Often this brilliance is lost in the cultural sphere, and all that remains is the machismo and the fold-up chairs. But I guarantee you, if our darling Benedict Cumberbatch violently defecated into a soggy cornflake box for two hours straight, he would be adored by the internet and the cultural world at large because of who he is and represents: the upper class, classically trained actor giving Oscar bait performances.
Yet, a single chilling and introspective address from Bray Wyatt will never be taken as the excellent performance that it truly is. Why is that? It is clear that the class connotation for wrestling is that it is a low culture phenomenon (an idea that I was brought up with) for ‘carnies’. Cinema and television have drilled into us the stereotype of the average fan. And whilst wrestling may appear gauche and tacky to outsiders (Shawn Michael’s theme music is testament to this), the commitment by the athletes to their craft, and the respect for the fans who put them there is often inspiring. There is no restraint, no decorum, no need to worry if the Guardian will condone it. It is joy unbridled, and it will not be co-opted by the elite any time soon. It belongs to us: the rowdy mob.
That aside, I am not going to state that depicted violence is completely harmless because, needless to say, after leaving the bar we play fought in the street and one person woke up with blood running out their ears (I would argue that the alcohol was more to blame here than Mr McMahon’s business).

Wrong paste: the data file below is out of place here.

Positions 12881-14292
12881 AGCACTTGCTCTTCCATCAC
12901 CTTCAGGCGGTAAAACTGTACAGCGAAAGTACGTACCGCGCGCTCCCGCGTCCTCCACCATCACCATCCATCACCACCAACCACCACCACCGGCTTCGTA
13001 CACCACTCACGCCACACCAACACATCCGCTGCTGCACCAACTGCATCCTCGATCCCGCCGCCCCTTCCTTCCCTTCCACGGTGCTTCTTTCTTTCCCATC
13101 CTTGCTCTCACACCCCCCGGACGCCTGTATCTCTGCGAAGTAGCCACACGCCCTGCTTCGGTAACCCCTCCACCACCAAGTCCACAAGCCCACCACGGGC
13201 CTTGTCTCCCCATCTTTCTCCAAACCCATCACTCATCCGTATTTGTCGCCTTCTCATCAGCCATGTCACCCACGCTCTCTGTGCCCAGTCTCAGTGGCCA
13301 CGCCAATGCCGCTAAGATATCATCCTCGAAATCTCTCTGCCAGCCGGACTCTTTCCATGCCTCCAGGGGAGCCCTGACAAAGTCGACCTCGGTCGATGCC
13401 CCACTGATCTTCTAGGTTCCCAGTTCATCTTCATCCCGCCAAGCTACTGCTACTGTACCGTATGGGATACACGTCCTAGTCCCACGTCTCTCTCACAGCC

What I am going to state though is that violence is prevalent in any culture, which means that art can come from it and be expressed through it, in the same way that the actions or consequences of love, depression, happiness or envy can be used to create art. I’m fairly sure one of the reasons that wrestling gets a rough ride is because it doesn’t use violence to make any political or philosophical points (though some wrestlers have pontificated on the matter), and it isn’t known for its subtlety. But wrestling certainly engages us with that feeling of violence within ourselves, toying with our sensibilities, and often making us feel engaged with the brute that rents our souls occasionally.
This is not to say that there isn’t anything sinister to wrestling, such as the patronising attitudes to and depictions of female wrestlers. Two of the most prominent female wrestlers of the present, Paige (from Norwich!) and the recently retired A.J. Lee have made great efforts to shake the traditional Diva image of being either “crazy”, or a “bitch,” and instead focus on what they want to do in the first place: wrestle.
Whilst WWE in the 1990s made an effort to move female wrestling away from the neglected, damsel-in-distress era of Ms Elizabeth with wrestlers like Chyna, whose body image served to show that not only could women wrestle, they could kick arse at it, the Diva roster were still primarily billed as eye candy. Sadly, due to backstage politics and arguments, she retired in 2001, taking a lot of the progress with her.
With Chyna’s departure, business carried on as usual (her later career in porn led to a WWE amnesia of her achievements), and only in recent years have the aforementioned wrestlers began to receive the praise that their male counterparts had from the get-go. Disgustingly, they still get paid less (partly the reason for Lee quitting), and receive even less screen time (one RAW diva match lasted a mere thirty seconds in what is a three hour show).
There is also the issue of the often xenophobic portrayal of foreigners, in which American wrestlers adopt the folk wisdom of “nationalism when they do it, patriotism when I do,” and heel characters find ways to subvert the commonplace morality and politics of the USA. Throughout the history of wrestling, there have been numerous characters who have been depicted as (or are) foreign e.g. “Rowdy” Roddy Piper, the Iron Sheik, and most recently Rusev.